And now, the end is near... And so I face... the final school run!
Call me melodramatic but I have been dreading this week for seven years. The thought of seeing Finn, my youngest child, in his primary school uniform for the last time ever brings a lump to my throat without fail. It was at the end of term school concert last week when the floodgate warning signs began. There he stood on the back row of the stage, looking so tall and grown up, belting out the school anthem like a young Harry Seacomb in between poorly suppressed fits of giggles.
But while he was trying hard not to laugh I was trying hard not to cry.
The annual event is a tearjerker at the best of times; the music teacher has a knack of picking the songs which will tug the hardest at your heart strings. So much so that I was half expecting to hear a Seasons In The Sun/Alone Again Naturally medley accompanied by violins.
But this year it had the added genuine poignancy that this would be the last one ever. Fortunately I had a pair of sunglasses in my handbag which I slipped on to hide behind, in between verses of 'Yesterday ... all my troubles seemed so far away'.
All the other parents might have thought I was an outrageous poser but it did the trick, so as I sat there looking like the editor of Vogue at a fashion show, the tears welled up and splashed onto the photocopied programme unnoticed by everyone except the old lady — someone's proud granny— who was sitting next to me and kindly passed me a tissue.
Of course I had been through this rite of passage once before, four years earlier with his older brother Luke. That time the feeling of loss hadn't occurred to me because I still had one wee boy going through all the same sweet and innocent rituals — the nativity plays, the hand-made Christmas cards scattered in glue and gold glitter, the Easter bunny picture with its cotton wool tail, the school trips to the zoo, the scrawled birthday party invitations, the sports days and packed lunches and spelling tests and 12 times tables and birthday buns for the whole class ...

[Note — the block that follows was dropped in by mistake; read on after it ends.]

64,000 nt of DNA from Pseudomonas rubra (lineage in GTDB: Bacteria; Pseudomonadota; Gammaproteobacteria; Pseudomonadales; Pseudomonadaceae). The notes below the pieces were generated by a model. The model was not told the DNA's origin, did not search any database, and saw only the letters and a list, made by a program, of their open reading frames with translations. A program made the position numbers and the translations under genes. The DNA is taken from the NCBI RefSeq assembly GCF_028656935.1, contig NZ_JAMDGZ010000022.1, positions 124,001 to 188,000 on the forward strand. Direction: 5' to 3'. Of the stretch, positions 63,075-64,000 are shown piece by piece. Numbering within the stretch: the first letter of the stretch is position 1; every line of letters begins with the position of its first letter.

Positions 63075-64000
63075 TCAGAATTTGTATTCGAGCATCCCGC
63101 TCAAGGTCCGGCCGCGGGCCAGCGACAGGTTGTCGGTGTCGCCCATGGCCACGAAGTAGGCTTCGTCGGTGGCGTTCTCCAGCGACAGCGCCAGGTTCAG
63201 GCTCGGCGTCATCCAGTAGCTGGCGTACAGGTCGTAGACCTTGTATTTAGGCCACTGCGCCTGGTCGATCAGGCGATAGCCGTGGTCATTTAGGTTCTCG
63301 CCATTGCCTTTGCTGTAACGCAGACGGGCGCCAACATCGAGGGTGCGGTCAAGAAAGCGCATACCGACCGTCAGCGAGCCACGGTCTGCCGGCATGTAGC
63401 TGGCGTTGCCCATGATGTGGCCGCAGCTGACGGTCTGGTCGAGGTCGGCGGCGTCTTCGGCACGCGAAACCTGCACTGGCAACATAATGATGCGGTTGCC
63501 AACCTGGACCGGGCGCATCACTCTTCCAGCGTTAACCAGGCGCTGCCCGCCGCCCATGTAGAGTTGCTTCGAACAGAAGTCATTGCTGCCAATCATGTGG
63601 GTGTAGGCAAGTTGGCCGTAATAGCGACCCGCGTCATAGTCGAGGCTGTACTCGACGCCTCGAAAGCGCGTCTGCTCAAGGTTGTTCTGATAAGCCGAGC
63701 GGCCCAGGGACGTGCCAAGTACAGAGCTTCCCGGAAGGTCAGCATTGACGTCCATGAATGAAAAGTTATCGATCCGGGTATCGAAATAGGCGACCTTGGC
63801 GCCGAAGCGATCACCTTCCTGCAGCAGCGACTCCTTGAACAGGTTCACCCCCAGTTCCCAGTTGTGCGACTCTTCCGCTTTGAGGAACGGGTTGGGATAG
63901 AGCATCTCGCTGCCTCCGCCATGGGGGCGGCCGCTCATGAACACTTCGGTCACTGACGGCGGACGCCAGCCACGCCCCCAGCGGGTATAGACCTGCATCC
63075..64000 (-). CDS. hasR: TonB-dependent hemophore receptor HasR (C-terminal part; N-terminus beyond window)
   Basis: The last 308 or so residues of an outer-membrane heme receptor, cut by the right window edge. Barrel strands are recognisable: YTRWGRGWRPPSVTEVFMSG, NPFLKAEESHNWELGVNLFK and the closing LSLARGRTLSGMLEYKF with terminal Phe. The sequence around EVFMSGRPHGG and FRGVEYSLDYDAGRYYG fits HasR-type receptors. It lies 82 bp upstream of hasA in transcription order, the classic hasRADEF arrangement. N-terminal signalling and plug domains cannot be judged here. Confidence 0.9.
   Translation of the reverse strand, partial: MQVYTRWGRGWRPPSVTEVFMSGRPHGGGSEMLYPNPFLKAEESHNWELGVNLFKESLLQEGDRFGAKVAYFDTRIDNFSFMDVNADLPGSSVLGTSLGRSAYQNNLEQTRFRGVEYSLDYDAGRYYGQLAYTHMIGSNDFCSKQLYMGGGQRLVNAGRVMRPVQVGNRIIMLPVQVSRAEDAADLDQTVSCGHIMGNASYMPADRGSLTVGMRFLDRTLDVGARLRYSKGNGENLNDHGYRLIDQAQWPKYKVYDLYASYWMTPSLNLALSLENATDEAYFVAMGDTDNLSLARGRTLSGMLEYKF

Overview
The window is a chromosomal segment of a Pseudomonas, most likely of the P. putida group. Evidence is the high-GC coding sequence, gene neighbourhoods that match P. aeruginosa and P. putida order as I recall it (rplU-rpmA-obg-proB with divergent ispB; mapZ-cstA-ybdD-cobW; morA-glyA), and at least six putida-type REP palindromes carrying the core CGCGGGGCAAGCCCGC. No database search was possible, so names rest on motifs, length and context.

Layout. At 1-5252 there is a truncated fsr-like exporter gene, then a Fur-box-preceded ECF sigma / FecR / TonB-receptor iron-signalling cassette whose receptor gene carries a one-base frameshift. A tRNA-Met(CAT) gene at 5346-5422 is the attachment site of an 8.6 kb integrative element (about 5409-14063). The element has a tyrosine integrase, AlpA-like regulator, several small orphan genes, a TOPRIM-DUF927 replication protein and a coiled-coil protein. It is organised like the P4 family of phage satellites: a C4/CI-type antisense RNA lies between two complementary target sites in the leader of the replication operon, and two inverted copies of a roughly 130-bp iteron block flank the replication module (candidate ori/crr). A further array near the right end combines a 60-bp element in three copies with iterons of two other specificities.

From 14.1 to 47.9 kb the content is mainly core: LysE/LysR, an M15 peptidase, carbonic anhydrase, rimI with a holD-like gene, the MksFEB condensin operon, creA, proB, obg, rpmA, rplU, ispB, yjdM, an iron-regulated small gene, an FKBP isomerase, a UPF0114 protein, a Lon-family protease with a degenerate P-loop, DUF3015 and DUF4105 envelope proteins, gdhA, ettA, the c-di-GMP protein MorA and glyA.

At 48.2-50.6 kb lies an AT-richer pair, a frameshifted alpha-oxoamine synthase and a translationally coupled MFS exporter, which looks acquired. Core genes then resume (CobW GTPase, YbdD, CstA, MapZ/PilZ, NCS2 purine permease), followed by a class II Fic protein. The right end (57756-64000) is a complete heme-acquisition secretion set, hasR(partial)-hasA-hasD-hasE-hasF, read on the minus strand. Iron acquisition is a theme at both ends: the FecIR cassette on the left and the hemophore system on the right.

In fact, that time around I wholeheartedly joined in the de-mob happy mood and we celebrated the end of primary school with a mass sleep-over and movie trip for all his best buddies. But this second time it was always going to be tinged with sadness, in an end-of-an-era kind of way, for me at least.
Finn of course has been over-the-moon to be finally graduating and decided he too wanted to celebrate it in a similar extravagant style. So earlier this week, as he went on his bike to the post-office to buy invitations, I scoured the newspaper for cinema listings.
And there, just as I was flicking through the pages, a story caught my eye. A child had fallen in a school playground, banged his head and subsequently — after some complications — died. A picture showed the parents holding a school photograph of the poor wee boy. They were absolutely distraught. It was only a couple of lines and the sort of story which appears almost every day in the Press, and yet it immediately put all of the melancholy which had been building up in my mind very firmly into perspective.
A few minutes later, Finn arrived back home. "Hey — great news: The new Narnia movie starts on Friday. We can go to see that!" I announced.
"Whooppee! I can't wait!" was his euphoric reply.